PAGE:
diff mbox

[2/2] symtab.c cleanup

Message ID yjt2egw3q6ce.fsf@ruffy.mtv.corp.google.com
State New
Headers show

Commit Message

Doug Evans Aug. 26, 2014, 9:38 p.m. UTC
Hi.

This is the second of two patches mentioned here:
https://sourceware.org/ml/gdb-patches/2014-08/msg00535.html

There is a convention that Ctrl-L marks major sections of source files.
I use emacs so I kinda like it ...

Anyways, in_prologue and skip_prologue_using_sal are clearly
in the wrong section (completion support).
This patch moves them to a much better location, next to other
prologue-related functions.

2014-08-26  Doug Evans  <dje@google.com>

	* symtab.c (in_prologue): Move definition to better spot.
	(skip_prologue_using_sal): Ditto.

Comments

Doug Evans Aug. 28, 2014, 11:16 p.m. UTC | #1
Doug Evans writes:
 > Hi.
 > 
 > This is the second of two patches mentioned here:
 > https://sourceware.org/ml/gdb-patches/2014-08/msg00535.html
 > 
 > There is a convention that Ctrl-L marks major sections of source files.
 > I use emacs so I kinda like it ...
 > 
 > Anyways, in_prologue and skip_prologue_using_sal are clearly
 > in the wrong section (completion support).
 > This patch moves them to a much better location, next to other
 > prologue-related functions.
 > 
 > 2014-08-26  Doug Evans  <dje@google.com>
 > 
 > 	* symtab.c (in_prologue): Move definition to better spot.
 > 	(skip_prologue_using_sal): Ditto.

Hi.

I pushed this series.
diff mbox

Patch

diff --git a/gdb/symtab.c b/gdb/symtab.c
index ab56892..c530d50 100644
--- a/gdb/symtab.c
+++ b/gdb/symtab.c
@@ -3034,6 +3034,193 @@  skip_prologue_sal (struct symtab_and_line *sal)
     }
 }
 
+/* Determine if PC is in the prologue of a function.  The prologue is the area
+   between the first instruction of a function, and the first executable line.
+   Returns 1 if PC *might* be in prologue, 0 if definately *not* in prologue.
+
+   If non-zero, func_start is where we think the prologue starts, possibly
+   by previous examination of symbol table information.  */
+
+int
+in_prologue (struct gdbarch *gdbarch, CORE_ADDR pc, CORE_ADDR func_start)
+{
+  struct symtab_and_line sal;
+  CORE_ADDR func_addr, func_end;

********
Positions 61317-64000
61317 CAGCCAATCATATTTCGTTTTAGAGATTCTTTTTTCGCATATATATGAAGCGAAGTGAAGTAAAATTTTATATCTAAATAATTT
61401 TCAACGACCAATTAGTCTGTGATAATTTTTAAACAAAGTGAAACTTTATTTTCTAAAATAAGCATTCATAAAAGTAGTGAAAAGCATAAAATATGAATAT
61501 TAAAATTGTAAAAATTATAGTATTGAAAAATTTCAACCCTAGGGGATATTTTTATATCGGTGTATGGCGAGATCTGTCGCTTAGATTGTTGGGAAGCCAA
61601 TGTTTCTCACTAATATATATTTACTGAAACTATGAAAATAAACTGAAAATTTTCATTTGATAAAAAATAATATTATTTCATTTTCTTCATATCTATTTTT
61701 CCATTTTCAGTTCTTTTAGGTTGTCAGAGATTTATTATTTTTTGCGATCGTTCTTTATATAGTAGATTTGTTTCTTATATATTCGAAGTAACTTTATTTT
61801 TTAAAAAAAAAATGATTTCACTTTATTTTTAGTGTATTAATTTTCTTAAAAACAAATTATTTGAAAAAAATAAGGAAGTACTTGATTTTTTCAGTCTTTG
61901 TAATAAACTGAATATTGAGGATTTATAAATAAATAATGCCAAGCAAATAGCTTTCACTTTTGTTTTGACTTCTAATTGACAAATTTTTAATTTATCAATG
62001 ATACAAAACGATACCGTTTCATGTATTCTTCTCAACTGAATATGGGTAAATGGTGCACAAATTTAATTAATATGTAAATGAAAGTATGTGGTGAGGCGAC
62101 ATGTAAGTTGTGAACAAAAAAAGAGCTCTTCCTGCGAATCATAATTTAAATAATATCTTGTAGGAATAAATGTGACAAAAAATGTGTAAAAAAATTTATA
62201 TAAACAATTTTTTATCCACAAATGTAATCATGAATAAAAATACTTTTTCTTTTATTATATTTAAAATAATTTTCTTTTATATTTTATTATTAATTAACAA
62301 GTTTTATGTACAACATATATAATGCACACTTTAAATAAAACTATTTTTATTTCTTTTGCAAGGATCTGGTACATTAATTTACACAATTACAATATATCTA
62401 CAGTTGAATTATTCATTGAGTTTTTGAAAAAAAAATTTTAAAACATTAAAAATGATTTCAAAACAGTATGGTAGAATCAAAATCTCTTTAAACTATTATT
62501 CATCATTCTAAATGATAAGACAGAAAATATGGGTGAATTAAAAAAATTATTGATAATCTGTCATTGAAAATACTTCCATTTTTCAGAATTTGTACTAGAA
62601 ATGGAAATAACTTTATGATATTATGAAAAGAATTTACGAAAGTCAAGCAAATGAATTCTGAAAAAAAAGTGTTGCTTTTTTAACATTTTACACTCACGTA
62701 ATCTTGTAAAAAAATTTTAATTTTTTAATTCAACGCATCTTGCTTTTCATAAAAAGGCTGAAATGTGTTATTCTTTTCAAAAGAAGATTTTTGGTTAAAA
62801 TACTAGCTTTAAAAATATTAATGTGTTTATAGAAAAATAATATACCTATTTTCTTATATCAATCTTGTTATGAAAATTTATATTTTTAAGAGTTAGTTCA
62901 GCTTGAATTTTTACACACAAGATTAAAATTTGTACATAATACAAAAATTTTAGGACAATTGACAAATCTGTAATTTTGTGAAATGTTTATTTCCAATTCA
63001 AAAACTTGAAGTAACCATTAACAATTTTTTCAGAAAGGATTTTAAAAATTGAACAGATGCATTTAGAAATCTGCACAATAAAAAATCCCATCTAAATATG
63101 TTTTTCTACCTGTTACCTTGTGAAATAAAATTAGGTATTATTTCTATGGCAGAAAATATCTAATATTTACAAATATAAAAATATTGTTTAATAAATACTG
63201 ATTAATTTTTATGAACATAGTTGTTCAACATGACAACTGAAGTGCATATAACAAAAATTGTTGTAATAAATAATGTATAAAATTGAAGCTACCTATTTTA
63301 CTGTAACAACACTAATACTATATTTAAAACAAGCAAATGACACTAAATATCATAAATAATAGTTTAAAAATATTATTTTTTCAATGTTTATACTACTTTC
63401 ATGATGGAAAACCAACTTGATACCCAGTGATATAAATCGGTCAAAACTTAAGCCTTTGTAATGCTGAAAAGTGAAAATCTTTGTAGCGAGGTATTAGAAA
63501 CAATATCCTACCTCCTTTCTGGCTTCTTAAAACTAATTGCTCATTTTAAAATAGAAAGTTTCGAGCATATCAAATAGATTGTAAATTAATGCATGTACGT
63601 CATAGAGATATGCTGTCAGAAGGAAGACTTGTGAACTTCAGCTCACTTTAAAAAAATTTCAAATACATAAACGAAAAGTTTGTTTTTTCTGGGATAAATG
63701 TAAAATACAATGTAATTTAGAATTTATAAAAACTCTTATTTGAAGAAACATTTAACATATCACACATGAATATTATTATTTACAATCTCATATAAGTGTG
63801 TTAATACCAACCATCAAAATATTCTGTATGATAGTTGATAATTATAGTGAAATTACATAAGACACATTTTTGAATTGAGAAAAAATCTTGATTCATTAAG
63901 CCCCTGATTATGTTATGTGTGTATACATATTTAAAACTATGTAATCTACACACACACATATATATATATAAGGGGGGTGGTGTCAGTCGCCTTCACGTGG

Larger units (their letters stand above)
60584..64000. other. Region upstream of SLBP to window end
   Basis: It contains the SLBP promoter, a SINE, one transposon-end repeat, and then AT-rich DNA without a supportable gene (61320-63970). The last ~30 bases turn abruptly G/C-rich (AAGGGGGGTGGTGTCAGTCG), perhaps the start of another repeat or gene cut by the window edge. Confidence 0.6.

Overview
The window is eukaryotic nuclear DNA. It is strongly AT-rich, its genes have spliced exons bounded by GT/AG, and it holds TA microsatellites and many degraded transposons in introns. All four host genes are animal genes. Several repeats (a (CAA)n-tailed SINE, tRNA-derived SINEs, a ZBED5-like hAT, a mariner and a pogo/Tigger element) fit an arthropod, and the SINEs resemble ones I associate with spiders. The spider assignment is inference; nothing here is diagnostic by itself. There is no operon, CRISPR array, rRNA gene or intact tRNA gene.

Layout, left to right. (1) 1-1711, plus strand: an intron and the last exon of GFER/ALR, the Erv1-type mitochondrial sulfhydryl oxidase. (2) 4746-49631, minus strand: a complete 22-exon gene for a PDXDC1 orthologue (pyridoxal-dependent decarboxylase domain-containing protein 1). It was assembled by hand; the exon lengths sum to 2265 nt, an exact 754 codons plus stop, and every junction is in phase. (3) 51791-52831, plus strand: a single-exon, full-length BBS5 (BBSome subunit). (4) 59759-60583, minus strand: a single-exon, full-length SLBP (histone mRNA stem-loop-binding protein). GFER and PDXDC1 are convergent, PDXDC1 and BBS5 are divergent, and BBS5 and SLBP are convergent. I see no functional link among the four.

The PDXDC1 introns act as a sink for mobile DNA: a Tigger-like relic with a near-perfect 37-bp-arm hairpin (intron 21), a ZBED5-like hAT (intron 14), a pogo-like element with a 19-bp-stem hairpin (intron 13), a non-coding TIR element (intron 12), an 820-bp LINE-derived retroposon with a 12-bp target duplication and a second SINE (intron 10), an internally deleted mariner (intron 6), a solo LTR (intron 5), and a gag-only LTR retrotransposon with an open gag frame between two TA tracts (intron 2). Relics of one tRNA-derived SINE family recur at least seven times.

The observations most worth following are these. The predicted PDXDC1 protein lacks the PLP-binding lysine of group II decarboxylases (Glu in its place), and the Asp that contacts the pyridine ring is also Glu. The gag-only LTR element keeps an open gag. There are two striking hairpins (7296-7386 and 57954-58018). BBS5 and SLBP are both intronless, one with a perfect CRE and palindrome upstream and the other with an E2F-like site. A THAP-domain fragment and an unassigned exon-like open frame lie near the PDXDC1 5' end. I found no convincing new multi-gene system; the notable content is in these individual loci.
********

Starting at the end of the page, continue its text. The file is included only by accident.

+
+  /* We have several sources of information we can consult to figure
+     this out.
+     - Compilers usually emit line number info that marks the prologue
+       as its own "source line".  So the ending address of that "line"
+       is the end of the prologue.  If available, this is the most
+       reliable method.
+     - The minimal symbols and partial symbols, which can usually tell
+       us the starting and ending addresses of a function.
+     - If we know the function's start address, we can call the
+       architecture-defined gdbarch_skip_prologue function to analyze the
+       instruction stream and guess where the prologue ends.
+     - Our `func_start' argument; if non-zero, this is the caller's
+       best guess as to the function's entry point.  At the time of
+       this writing, handle_inferior_event doesn't get this right, so
+       it should be our last resort.  */
+
+  /* Consult the partial symbol table, to find which function
+     the PC is in.  */
+  if (! find_pc_partial_function (pc, NULL, &func_addr, &func_end))
+    {
+      CORE_ADDR prologue_end;
+
+      /* We don't even have minsym information, so fall back to using
+         func_start, if given.  */
+      if (! func_start)
+	return 1;		/* We *might* be in a prologue.  */
+
+      prologue_end = gdbarch_skip_prologue (gdbarch, func_start);
+
+      return func_start <= pc && pc < prologue_end;
+    }
+
+  /* If we have line number information for the function, that's
+     usually pretty reliable.  */
+  sal = find_pc_line (func_addr, 0);
+
+  /* Now sal describes the source line at the function's entry point,
+     which (by convention) is the prologue.  The end of that "line",
+     sal.end, is the end of the prologue.
+
+     Note that, for functions whose source code is all on a single
+     line, the line number information doesn't always end up this way.
+     So we must verify that our purported end-of-prologue address is
+     *within* the function, not at its start or end.  */
+  if (sal.line == 0
+      || sal.end <= func_addr
+      || func_end <= sal.end)
+    {
+      /* We don't have any good line number info, so use the minsym
+	 information, together with the architecture-specific prologue
+	 scanning code.  */
+      CORE_ADDR prologue_end = gdbarch_skip_prologue (gdbarch, func_addr);
+
+      return func_addr <= pc && pc < prologue_end;
+    }
+
+  /* We have line number info, and it looks good.  */
+  return func_addr <= pc && pc < sal.end;
+}
+
+/* Given PC at the function's start address, attempt to find the
+   prologue end using SAL information.  Return zero if the skip fails.
+
+   A non-optimized prologue traditionally has one SAL for the function
+   and a second for the function body.  A single line function has
+   them both pointing at the same line.
+
+   An optimized prologue is similar but the prologue may contain
+   instructions (SALs) from the instruction body.  Need to skip those
+   while not getting into the function body.
+